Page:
~Find out stuff here about the rare 8th Man Videos~

It is the mission of this website to provide current factual information on the 8th Man series and we have been contacted with numerous inquiries as to the question if America's English-dubbed 8th Man is in the public domain at this time.

Since this page gets a good amount of traffic we will publish our latest findings here. We do not endorse or not endorse any of the product(s) mentioned on the page, we merely educate and inform the public.
The question of public domain is easily answered and no mystery when the facts are plainly presented.
The products (VHS tapes) available or that were available provide the answer by their very nature and once you understand WHAT English-dubbed 8th Man is. Once these facts are understood they are irrefutable, nuff said!

1) English-dubbed 8th Man is a mixed-media property w/ new materials added to the Japanese property, w/ no copyright established for the new materials including the intro, its music & lyric content, or any new soundtracks or dialogue additions. Thus, the new materials are public domain.

2) The English-dubbed 8th Man series as a whole is not under copyright, however different companies who release a video or compliations of certain episodes can be under U.S. copyright. This type of "copyright" gives the creator protection over his version of the work ONLY...anyone else with the public domain source materials can do the same thing! Need Proof? Go look in the Wal-Mart DVD bargin bin...this is why you see 5 different companies making DVDs of Andy Griffith and the Beverly Hillbillies with the very same episodes - it's no-brainer you see!

3) Definitely, No American-made 8th Man product to date has an endorsement from the Tokyo Broadcast System (TBS) who holds exclusive Worldwide rights to 8 Man. It should be obvious that the omission of such an endorsement proves the American-made products are unlicensed.

Now, you may be saying to yourself, "Wow, I shoulda figgered this out myself!" 8thman.com hopes this information will be of assistance to those who need it...(plus we won't get so many emails about the subject) ^___^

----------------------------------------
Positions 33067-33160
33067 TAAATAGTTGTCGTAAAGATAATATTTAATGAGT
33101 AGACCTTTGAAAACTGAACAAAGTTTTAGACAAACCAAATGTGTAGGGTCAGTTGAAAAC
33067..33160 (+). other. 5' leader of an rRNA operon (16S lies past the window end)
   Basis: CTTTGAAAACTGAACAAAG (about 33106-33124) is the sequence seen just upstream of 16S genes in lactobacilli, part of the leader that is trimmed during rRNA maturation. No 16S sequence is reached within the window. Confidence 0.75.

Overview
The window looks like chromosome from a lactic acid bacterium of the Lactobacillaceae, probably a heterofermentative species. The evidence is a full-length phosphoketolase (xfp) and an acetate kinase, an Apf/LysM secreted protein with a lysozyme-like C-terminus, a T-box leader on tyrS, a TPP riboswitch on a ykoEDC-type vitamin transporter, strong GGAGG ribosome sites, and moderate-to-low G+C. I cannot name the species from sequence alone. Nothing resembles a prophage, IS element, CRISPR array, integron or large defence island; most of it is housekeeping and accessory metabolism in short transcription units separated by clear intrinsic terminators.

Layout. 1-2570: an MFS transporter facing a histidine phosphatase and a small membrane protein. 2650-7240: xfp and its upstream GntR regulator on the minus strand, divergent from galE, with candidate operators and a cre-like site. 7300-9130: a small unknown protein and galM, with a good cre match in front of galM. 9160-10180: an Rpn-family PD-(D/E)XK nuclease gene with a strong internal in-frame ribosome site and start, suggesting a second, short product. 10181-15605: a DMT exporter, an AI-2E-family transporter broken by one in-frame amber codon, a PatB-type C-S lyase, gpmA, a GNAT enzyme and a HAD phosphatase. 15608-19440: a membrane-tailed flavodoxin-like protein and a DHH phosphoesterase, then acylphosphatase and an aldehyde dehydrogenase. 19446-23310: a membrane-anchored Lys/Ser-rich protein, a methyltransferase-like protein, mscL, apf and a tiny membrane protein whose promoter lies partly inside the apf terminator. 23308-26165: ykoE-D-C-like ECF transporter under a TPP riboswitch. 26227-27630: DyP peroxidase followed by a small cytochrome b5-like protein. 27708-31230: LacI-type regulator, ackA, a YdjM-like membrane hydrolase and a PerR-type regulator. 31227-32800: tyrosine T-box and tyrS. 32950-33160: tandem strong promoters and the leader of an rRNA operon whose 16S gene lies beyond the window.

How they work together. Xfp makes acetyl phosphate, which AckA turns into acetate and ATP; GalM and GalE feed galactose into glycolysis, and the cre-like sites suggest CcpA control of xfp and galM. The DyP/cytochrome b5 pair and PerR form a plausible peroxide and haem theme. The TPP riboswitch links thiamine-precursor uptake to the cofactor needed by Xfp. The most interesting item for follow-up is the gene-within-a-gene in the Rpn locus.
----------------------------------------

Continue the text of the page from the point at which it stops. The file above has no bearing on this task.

Refer to The U.S. Copyright Office Database of the U.S. Library of Congress:
Hint: Compare a search of "Gigantor" to 8th Man

8th Man DVD Videos are available!

Or...Just looking for 8th Man & Dont feel like reading?

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8th Man is not broadcast on TV anymore, anywhere and most likely never will be again.
Why? For various reasons, among them -- it is Black & White, too violent, his energy boosters look like ciggies...you could probably come up with some others.
So, unless you happen to have 16mm films or Japanese Laserdiscs or DVDs (and understand Japanese) you will be getting your 8th Man "fix" from VHS videotape...(until someone produces it on CeeDee)
How many folks have the 1960's TV 8th Man on videotape on your block, in your town, or city? Not too many, I would wager. Its up to the fans and collectors to keep 8th Man alive because no big corporation is going to...its b/w and 8th Man smokes (appears to), not good in today's market. Disney wont even release one of its finest Technicolor films "Song of the South" because of racial misgivings. What chance does our English-dubbed 8th Man have then? Like I said, its all up to us, 8th Man fans of the world!

Listen to the 8th Man Theme by Hal Seegar Productions.

8th Man videotapes fall into two catagories:

1) Commercially produced videotapes
Since the old ones are out of print, you obtain them from yard sales, thrift stores, flea markets or online auctions.

2) Collector produced videotapes
You obtain these from where ever you can find them...comics/animation conventions, other collectors.

These episodes are more uncommon, yet a very rewarding experience. I have not said much about them previously, but there is much to say about them. And I will now say it here because I think people in general have many misconceptions concerning the collector-produced material. So, lets clear the air about this. Just the facts.

You may choose to only seek the commercially packaged product, but then you would be limiting your collection to about 21 episodes when over 40 are available. The Non-Commercial episodes were produced just like the others: by someone with a telecine projector that converts film to video. In my opinion, and I have experience in transfering film-to-video -- there is nothing remarkable or outstanding about the quality of the "commercially produced" 8th Man videotapes with the pretty packaging. And from all the information we can gather they were not even licensed by the Japanese (TBS), apparently the different outfits that made them just assumed 8th Man to be public domain (which is true of the New Materials anyway) so they churned out some videotapes and got some distribution.

I have some of the original 8th Man VHS tapes that I have never opened just for the sake of collecting them. But, I derive much more enjoyment out of watching the episodes, dont you? =^____^=

There are very good quality collector's "lost episodes" that are available to anyone who wants more than the "21".